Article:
Short version: no, yes, and yes. It’s hard to answer at greater length without answering at much greater length, but I’ll just say briefly that something which would be evil in isolation may be good if it is a just punishment. So, for example, if I kidnap someone and lock him away that would be evil, but if the government does it to a convicted rapist, that’s justice. And God’s punishments always include not just justice, but also mercy, because there is always the chance to repent.
4. Yes, I believe one reason why God allows children to die in Sub-Saharan Africa is to remind every human being that we are fallen creatures in a fallen world. Believe me—I know how callous that sounds. However, I think we have to remember four things: (a) God also sent his son to die to fix sin for those African children and everyone else, (b) we don’t know what special grace God extends to ease that child’s passing, (c) we must remember that death is not the end, (d) suffering like that is why God hates sin. You asked if God “had the power” to come up with a better method than this one, and I’d actually say no. Believing in omnipotence doesn’t mean that every sentence starting with “God can…” is automatically true. Nonsense doesn’t become sense just because we prepend “God can” to it. That’s why the answer to “Can God create a square circle” is no. Similarly, if I believe that God’s current plan is the best one, then God “cannot” create a better one because the idea of something better than the best is incoherent.
No, there are no conditions whatsoever! However, free isn’t the same as easy. We have to remember what it is an offer of. It’s an offer to remake us. Being remade is hard and sometimes painful, especially in a fallen world. Being a Christian in this world is hard for the same reason being Christ in this world was hard. The struggle is a consequence, not a condition, of being saved.
1. I see “evil” as an active negative moral choice. If you see someone being harmed and you do nothing, then you are making an active choice not to do something. That’s what I meant by active.
My overall point was that I don’t always see good and evil as tied to each other. You can make a positive moral choice, but not making that choice doesn’t mean you are making negative one. At this moment I could give up all my worldly possessions and give them to charity, that would be a positive choice, but not doing it isn’t a negative choice.
This part of the discussion was in response to you saying that “evil is that it’s not the sort of thing which is created. Evil is a lack of something which ought to be there.”. I don’t see evil as created or the lack of something. I would tend towards a model where human suffering/evil is the result of biology – with creatures fighting to survive with limited resources with evolved animal instincts. That model appears to comport to reality much more than a model where evil is a “thing” brought into the world or a necessary sign to humankind that they live in a fallen world.
“My argument in the article above is that such a world would not remind us that we live in a fallen world and need a Savior” – so again we get back on to god’s plan being optimal – given he is perfect – then the amount of evil in the world is the perfect amount to remind us that we live in a fallen world. It’s a Goldilocks world – not too much evil, not too much good. But then we come back to sovereignty and free will – it suggests that the world is micro managed to adhere to God’s plan. It also suggests that by micromanaging the amount evil, then God must in some respects be creating it – as part of his plans for a purpose.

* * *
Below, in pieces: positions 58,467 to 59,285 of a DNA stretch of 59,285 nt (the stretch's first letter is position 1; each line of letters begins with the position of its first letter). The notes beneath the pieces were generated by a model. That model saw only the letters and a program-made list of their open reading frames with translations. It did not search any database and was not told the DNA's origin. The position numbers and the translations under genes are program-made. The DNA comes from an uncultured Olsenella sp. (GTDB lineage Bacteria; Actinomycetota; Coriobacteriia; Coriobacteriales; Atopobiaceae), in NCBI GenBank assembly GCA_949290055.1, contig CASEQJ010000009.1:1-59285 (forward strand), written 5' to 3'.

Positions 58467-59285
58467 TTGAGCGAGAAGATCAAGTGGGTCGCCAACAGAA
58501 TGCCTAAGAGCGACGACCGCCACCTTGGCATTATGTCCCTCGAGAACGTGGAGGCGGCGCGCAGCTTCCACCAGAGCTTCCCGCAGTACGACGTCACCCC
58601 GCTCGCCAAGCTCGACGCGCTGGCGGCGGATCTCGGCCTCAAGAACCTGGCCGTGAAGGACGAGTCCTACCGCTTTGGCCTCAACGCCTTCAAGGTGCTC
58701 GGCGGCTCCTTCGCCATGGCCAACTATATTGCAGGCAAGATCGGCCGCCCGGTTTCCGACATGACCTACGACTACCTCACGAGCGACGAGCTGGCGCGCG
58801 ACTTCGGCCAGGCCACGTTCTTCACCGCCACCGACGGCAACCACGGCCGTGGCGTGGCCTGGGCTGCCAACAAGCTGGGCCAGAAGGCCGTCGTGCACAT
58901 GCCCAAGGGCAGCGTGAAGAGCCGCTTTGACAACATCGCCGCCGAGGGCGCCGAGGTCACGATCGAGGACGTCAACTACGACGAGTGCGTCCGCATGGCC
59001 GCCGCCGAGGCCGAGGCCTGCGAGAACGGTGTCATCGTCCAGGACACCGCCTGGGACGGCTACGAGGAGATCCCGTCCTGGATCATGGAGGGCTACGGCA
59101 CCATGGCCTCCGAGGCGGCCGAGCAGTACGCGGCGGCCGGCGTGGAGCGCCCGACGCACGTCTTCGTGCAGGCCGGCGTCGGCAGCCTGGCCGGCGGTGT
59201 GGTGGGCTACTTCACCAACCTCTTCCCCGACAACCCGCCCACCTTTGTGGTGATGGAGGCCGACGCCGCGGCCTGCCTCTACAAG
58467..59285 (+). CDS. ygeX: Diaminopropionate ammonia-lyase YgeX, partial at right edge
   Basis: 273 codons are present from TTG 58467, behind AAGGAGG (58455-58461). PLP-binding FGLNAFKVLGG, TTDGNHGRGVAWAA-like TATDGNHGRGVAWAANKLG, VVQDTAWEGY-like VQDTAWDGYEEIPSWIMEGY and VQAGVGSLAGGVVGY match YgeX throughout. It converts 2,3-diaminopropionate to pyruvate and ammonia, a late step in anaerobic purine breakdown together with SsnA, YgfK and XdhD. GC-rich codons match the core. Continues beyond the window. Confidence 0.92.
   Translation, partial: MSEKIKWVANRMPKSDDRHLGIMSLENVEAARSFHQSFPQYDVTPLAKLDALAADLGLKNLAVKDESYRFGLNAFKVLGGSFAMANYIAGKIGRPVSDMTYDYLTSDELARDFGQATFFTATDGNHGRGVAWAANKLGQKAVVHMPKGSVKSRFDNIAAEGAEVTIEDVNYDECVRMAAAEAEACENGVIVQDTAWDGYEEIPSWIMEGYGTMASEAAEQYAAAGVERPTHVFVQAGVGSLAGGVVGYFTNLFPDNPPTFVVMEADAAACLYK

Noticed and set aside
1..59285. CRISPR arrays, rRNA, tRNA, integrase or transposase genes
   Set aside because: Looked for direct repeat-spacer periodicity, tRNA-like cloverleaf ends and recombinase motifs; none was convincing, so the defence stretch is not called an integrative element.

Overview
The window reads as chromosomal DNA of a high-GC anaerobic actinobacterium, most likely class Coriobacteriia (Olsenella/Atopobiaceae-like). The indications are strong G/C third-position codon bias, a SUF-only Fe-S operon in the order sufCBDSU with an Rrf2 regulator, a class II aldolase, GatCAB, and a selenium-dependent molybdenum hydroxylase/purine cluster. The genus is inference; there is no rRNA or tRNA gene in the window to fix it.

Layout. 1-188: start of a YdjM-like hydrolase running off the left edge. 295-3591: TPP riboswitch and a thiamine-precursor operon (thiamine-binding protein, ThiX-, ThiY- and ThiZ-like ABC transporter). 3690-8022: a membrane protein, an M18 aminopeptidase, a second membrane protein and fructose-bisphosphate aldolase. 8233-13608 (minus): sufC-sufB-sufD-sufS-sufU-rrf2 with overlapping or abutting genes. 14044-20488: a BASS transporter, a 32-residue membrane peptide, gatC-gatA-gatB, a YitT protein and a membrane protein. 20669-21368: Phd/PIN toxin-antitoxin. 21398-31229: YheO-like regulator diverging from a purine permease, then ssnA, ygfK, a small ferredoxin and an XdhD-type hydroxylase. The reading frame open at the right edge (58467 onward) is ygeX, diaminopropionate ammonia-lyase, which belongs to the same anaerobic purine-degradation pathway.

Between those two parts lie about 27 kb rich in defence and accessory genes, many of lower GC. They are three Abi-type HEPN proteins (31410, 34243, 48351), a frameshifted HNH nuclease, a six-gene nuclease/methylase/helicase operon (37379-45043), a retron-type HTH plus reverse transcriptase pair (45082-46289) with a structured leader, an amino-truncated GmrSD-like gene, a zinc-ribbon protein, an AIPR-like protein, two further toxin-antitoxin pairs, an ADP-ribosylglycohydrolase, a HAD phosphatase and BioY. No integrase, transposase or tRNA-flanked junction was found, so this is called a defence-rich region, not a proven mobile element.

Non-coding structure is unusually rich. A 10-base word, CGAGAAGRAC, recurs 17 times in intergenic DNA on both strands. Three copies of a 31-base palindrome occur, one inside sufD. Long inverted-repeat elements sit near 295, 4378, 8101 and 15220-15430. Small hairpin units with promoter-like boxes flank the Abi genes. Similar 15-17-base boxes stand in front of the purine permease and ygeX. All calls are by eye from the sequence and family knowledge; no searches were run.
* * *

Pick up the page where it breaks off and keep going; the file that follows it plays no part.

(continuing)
“Short version: no, yes, and yes.” – so a pregnant woman being killed by an Israelite soldier under God’s instructions – is not evil? It’s justice? Personally killed a pregnant woman could never really be called good.
4. “Believe me—I know how callous that sounds.” – it does sound callous. It feels as though you have to say these things are good and part of God’s plan – because otherwise the theology starts to break down. You seem to be suggesting that every child that dies has some sort of positive effect in the greater scheme of things – whereas what we actually see is profoundly negative – suffering, pain and sorrow.
“You asked if God “had the power” to come up with a better method than this one, and I’d actually say no.” – so it’s the perfect number of children dying? You seem to be comparing reducing child deaths with squaring a circle – they don’t seem at all equivalent to me.
Ah, okay, I see what you were getting at regarding “active” evil. I agree that there may be an array of morally acceptable options. It’s not like every decision has one right option and everything else is evil.
I think it might help if we distinguish between kinds of evil. Christian philosophy tends to see two kinds of evil: moral and natural. Moral evil would be something like murder that is the result of human choice. Natural evil would be something like cancer or an earthquake. Both get classed under “evil” because neither were in the original creation, neither should exist, and both are the result of human sin.
As an atheist, I would agree that your only option is to see evil as a byproduct of biology, but I don’t think that model comports better with reality. I don’t think it explains our sense that evil is morally EVIL, rather than just inconvenient or unpleasant. If you are wounded in an industrial accident, you’re going to feel differently about it than if you were wounded by a random assailant. The latter will make you feel wronged, even though the effect on you is the same either way. That seems to point to moral principles which I believe are impossible to explain through natural processes. Actually, this might be an interesting topic for a future discussion video…